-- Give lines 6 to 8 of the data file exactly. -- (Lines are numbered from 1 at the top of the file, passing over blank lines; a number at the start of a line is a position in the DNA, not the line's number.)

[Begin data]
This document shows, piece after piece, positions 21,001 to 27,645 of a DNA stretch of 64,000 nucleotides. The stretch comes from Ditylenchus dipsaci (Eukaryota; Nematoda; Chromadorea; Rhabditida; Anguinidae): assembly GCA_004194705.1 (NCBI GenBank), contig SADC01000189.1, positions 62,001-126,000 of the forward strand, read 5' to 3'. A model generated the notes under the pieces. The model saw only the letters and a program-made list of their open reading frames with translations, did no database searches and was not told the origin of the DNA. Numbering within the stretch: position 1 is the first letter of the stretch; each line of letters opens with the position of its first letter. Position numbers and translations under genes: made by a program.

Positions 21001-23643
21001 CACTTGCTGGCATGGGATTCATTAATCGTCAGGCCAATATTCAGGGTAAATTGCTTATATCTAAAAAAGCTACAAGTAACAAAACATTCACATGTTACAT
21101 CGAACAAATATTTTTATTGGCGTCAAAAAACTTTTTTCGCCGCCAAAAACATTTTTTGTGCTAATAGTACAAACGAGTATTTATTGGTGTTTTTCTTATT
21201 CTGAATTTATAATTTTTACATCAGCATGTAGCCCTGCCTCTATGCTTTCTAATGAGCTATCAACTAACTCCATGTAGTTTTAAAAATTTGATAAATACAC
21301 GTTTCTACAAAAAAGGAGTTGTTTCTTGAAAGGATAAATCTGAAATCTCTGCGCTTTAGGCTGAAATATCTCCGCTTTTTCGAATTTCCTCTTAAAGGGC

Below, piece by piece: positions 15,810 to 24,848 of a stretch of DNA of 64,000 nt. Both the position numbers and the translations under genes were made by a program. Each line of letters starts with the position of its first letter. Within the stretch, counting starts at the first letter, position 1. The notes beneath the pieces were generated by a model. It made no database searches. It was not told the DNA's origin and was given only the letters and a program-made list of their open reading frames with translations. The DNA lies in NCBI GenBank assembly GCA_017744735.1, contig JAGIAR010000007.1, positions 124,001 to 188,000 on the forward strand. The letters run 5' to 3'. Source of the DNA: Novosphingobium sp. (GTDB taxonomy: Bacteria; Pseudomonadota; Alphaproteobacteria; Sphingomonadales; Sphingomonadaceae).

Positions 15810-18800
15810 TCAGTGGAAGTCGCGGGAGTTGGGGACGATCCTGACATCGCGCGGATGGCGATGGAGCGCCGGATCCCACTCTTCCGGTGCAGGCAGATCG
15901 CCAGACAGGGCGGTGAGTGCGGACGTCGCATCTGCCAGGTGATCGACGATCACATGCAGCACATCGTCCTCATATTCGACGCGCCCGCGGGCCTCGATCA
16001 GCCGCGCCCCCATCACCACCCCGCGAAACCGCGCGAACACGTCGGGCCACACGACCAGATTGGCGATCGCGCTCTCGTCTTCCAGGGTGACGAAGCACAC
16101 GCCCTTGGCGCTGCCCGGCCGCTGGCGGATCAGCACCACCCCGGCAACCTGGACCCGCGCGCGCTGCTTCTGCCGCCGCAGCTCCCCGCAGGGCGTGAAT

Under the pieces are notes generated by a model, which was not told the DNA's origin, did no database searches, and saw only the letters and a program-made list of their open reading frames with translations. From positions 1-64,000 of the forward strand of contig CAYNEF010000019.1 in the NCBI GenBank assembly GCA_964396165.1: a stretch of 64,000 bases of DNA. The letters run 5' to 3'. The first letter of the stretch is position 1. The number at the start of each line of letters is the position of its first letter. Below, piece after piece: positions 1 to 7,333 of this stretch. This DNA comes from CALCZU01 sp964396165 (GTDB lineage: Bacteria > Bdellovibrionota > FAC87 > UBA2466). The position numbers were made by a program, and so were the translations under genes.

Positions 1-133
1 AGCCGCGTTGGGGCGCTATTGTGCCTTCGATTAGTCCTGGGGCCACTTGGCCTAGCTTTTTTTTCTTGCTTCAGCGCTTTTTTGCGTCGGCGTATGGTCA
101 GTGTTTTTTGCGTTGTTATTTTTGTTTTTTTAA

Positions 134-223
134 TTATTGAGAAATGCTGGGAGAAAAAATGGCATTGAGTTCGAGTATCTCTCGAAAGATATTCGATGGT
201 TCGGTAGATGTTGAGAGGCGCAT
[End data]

21301 GTTTCTACAAAAAAGGAGTTGTTTCTTGAAAGGATAAATCTGAAATCTCTGCGCTTTAGGCTGAAATATCTCCGCTTTTTCGAATTTCCTCTTAAAGGGC

Below, piece by piece: positions 15,810 to 24,848 of a stretch of DNA of 64,000 nt. Both the position numbers and the translations under genes were made by a program. Each line of letters starts with the position of its first letter. Within the stretch, counting starts at the first letter, position 1. The notes beneath the pieces were generated by a model. It made no database searches. It was not told the DNA's origin and was given only the letters and a program-made list of their open reading frames with translations. The DNA lies in NCBI GenBank assembly GCA_017744735.1, contig JAGIAR010000007.1, positions 124,001 to 188,000 on the forward strand. The letters run 5' to 3'. Source of the DNA: Novosphingobium sp. (GTDB taxonomy: Bacteria; Pseudomonadota; Alphaproteobacteria; Sphingomonadales; Sphingomonadaceae).

Positions 15810-18800